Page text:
(Flickr photo (cropped) by Francis Bourgouin).
Doctors look to guidelines from highly regarded thought leaders to figure out how to treat common problems like high cholesterol or prostate cancer. But how objective are these publications? Dr. Steve Nissen of the Cleveland Clinic calls out his colleagues and says too often they have significant conflicts of interest that make the guidelines less useful for patient care–but physicians don’t always realize where the conflicts lie.
Treating high blood pressure is important to cut the risk of strokes, heart attacks and kidney disease. But how high is too high? The Cochrane Review last year concluded that there is no scientific evidence of benefit from treating blood pressure unless the upper number is above 159 or the lower number is above 99. We talk with a physician about this evidence and the dangers of overdiagnosis and overtreatment.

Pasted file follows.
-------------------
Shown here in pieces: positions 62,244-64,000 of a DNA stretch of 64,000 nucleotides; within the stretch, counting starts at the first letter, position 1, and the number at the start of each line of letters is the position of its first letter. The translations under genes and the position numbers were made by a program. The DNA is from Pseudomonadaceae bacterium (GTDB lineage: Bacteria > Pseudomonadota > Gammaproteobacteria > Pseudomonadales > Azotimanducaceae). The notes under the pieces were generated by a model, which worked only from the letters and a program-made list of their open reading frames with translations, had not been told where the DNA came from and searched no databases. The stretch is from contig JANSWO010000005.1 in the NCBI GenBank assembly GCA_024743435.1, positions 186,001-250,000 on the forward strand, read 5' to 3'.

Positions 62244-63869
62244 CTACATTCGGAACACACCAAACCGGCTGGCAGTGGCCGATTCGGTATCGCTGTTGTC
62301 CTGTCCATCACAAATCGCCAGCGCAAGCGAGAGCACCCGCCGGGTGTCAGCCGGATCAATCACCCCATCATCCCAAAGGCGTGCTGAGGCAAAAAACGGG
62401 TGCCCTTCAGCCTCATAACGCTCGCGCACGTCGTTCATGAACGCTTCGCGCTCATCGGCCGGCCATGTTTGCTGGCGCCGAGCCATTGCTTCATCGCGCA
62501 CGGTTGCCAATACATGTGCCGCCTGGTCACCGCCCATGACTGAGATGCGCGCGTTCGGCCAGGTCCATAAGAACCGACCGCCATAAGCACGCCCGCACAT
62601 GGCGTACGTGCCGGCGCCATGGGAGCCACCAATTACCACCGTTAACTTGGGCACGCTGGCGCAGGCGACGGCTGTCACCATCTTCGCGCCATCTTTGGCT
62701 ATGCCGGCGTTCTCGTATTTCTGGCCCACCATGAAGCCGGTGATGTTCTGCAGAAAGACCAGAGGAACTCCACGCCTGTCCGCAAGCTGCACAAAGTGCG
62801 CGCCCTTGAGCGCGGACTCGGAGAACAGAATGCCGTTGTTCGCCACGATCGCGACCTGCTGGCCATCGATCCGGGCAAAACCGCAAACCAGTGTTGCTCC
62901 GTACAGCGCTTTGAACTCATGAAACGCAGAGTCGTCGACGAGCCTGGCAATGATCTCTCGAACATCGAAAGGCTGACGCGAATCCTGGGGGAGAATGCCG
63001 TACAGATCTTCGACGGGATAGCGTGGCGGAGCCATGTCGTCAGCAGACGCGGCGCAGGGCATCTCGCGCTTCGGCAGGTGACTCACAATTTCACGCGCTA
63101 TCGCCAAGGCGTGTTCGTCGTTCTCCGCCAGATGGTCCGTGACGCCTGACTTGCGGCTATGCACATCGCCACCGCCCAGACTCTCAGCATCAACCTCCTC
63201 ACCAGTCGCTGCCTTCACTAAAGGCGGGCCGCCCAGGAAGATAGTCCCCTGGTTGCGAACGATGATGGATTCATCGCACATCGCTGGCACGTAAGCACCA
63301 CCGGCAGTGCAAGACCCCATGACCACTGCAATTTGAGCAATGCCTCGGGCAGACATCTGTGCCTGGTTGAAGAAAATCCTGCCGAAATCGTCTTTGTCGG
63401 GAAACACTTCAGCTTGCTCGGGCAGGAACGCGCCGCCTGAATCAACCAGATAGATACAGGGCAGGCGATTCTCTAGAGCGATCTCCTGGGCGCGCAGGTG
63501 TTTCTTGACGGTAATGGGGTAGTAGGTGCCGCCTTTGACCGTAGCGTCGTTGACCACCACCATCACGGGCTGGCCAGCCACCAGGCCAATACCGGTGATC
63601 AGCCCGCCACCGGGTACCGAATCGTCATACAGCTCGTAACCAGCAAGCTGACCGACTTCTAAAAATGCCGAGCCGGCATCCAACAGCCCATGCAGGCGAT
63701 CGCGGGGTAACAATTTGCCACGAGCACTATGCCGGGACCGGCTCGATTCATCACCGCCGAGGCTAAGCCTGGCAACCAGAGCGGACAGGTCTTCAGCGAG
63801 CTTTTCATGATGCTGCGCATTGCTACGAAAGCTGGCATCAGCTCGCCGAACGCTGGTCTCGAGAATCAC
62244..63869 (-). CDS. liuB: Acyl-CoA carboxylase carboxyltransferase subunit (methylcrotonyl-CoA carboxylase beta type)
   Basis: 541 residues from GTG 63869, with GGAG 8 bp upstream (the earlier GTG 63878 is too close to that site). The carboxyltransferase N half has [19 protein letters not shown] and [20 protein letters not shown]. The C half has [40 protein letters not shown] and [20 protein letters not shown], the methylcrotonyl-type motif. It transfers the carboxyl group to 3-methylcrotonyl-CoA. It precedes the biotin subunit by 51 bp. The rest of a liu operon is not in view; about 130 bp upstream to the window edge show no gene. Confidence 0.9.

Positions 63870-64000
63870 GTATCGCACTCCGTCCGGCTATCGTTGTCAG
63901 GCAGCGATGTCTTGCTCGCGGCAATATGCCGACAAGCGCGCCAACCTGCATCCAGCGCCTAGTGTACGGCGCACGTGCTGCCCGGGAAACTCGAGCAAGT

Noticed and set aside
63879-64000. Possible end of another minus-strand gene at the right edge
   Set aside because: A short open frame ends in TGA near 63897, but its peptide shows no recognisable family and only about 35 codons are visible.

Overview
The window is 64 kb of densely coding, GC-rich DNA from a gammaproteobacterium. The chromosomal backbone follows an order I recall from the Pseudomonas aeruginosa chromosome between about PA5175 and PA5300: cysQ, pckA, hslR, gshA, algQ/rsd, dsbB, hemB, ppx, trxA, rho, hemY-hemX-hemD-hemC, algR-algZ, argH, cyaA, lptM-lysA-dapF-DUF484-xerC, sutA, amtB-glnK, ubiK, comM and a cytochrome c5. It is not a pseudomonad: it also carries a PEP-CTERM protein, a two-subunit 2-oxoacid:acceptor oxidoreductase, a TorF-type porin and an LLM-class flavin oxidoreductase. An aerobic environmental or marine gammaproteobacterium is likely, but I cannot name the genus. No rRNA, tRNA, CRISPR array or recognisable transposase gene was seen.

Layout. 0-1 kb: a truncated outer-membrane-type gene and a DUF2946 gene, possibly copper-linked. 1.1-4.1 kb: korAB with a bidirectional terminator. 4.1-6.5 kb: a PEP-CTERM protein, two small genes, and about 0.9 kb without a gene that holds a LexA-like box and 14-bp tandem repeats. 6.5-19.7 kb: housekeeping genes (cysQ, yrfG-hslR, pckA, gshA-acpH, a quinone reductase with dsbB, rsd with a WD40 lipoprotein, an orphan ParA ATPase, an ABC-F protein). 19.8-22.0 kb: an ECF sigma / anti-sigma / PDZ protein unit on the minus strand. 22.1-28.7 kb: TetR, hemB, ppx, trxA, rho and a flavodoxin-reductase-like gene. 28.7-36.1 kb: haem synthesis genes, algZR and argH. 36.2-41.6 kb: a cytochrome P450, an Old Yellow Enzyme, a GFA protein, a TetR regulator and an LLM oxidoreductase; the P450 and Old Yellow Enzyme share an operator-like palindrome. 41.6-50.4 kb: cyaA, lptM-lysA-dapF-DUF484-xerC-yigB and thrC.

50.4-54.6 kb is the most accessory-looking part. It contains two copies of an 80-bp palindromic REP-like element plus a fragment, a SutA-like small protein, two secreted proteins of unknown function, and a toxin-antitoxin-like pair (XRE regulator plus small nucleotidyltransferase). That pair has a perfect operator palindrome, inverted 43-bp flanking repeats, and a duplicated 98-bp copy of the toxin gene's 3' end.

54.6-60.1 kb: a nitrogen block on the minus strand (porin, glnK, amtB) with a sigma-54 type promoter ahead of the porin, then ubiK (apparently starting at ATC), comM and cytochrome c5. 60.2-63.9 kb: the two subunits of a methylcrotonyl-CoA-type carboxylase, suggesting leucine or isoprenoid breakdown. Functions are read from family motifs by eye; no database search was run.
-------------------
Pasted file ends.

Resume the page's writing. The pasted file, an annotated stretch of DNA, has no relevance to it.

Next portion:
The maker of Tylenol has long presented it as a safe pain reliever. But for decades, scientists have known that the ingredient in Tylenol, acetaminophen, can cause liver damage at doses only slightly higher than the maximum labeled OTC amount. It took the FDA a very long time to require consumer warnings on the label. What gives? You may want to read the in-depth ProPublica report or listen to This American Life.
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Guests: Steven Nissen, MD, is chairman of the Robert and Suzanne Tomsich Department of Cardiovascular Medicine at the Cleveland Clinic. He is the co-author, with Mark Gillinov, MD, of Heart 411: The Only Guide to Heart Health You’ll Ever Need. The photo is of Dr. Nissen.
Iona Heath, MA, MB, BCh, is a retired family practice physician from London, England. Her viewpoint article, “Waste and Harm in the Treatment of Mild Hypertension,” was published in JAMA Internal Medicine on June 10, 2013.
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